The young man in this week’s news, who ludicrously was diagnosed with Affluenza, will never be a better person for having committed a crime against humanity and gotten off scot-free because of his or his parents’ affluence. It matters not that his parents were able to buy him out of his trouble, for Galatians 6:7 says, “Be not deceived; God is not mocked; for whatsoever a man soweth, that shall he also reap.”
The teenager who committed the crimes is responsible for his actions and will, in due time, pay the price. But it goes much deeper than this. It had a start somewhere in the mind and influence and affluence of parents who obviously have more money than respect for life, including their own son’s. That father and mother would do well to seek God’s wisdom through His Word.
It is never too late to get things right, to trust Christ as Savior, for there will come a time when “every knee shall bow” no matter how affluent that “knee” happens to be. The bottom line is Jesus came to call sinners to repentance. This is where life begins, where the rubber meets the road, where the Gospel goes to shoe leather and becomes our responsibility, where the sinner repents and comes to Christ, no matter what their station in life. Remember, Jesus said this to His disciples when teaching them about rich people, a very important message for, as a rule, a rich man has all the pleasures of this world with little need for Christ, or the law, or friends—Matthew 19:24 “Verily I say unto you, that a rich man shall hardly enter into the kingdom of heaven. And again, I say unto you, it is easier for a camel to go through the eye of a needle, than for a rich man to enter into the kingdom of God.” That proclamation does not end there. I said—Jesus never gives a negative without giving a positive. When His disciples asked, “Who then can be saved?” he said, “With men, this is impossible; but with God all things are possible.”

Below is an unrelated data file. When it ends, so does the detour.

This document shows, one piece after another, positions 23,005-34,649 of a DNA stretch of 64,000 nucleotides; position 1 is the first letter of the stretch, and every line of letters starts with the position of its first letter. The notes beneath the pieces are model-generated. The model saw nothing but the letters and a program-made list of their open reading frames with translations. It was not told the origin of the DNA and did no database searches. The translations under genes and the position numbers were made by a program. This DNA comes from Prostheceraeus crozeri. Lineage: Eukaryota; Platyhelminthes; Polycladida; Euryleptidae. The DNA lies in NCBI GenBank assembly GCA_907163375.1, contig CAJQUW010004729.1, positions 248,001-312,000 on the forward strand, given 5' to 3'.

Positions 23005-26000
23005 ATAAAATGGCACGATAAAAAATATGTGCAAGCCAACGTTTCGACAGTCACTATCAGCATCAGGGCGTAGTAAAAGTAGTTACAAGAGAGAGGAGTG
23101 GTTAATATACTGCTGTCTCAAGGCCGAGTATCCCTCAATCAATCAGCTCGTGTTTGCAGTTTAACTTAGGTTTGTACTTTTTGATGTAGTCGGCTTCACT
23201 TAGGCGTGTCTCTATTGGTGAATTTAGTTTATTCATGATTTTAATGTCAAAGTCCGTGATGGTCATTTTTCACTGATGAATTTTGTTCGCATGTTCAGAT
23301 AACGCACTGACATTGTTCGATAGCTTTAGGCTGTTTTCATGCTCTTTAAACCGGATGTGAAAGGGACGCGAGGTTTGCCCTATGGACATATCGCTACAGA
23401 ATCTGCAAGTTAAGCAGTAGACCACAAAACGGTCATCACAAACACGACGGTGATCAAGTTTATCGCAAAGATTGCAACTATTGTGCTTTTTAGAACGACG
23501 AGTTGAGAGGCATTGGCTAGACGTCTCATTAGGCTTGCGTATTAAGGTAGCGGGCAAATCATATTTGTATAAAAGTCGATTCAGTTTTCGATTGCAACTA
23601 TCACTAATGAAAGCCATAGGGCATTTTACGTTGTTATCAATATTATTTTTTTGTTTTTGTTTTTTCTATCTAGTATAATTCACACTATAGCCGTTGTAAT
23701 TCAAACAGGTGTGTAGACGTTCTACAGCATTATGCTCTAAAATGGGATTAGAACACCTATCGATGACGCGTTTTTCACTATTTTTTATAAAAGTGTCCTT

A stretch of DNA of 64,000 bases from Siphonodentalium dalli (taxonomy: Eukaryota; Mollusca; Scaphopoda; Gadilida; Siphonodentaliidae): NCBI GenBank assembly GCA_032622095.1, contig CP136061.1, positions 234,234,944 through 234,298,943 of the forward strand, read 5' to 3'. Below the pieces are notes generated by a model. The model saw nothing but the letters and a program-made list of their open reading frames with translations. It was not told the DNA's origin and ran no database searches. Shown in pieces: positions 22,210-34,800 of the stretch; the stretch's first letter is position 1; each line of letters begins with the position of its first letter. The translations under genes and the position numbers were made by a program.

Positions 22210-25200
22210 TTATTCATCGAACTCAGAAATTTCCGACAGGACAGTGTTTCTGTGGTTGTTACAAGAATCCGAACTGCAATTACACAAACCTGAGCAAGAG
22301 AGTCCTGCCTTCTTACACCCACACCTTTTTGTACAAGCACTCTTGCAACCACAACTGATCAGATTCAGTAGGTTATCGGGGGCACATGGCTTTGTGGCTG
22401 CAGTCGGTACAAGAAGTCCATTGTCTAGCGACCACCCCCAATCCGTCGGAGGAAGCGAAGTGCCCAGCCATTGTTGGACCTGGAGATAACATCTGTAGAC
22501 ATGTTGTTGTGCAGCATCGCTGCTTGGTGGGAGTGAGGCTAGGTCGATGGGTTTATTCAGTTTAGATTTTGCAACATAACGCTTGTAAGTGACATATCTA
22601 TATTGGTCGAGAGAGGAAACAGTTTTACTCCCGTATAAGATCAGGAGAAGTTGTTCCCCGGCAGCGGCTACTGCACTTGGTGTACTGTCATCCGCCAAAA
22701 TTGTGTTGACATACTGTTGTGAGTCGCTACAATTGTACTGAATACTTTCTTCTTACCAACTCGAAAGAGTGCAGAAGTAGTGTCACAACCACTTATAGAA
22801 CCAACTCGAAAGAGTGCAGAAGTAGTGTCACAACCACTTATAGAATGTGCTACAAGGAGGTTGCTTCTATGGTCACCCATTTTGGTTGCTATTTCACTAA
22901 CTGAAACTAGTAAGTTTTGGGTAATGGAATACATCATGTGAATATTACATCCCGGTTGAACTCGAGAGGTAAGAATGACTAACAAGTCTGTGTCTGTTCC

Hallelujah! There is an answer. There is a Savior!
Jesus loves you. Christ died for you and wants to save you and help you get your life right—rich or poor.
Through Christ Alone,
Victor W. Baugh, Sr., Th.D., Ph.D.
Pastor, St. Luke AME Church
Copyright © Victor Wayne Baugh, Sr., Th.D., Ph.D. Birmingham, Alabama, December 2013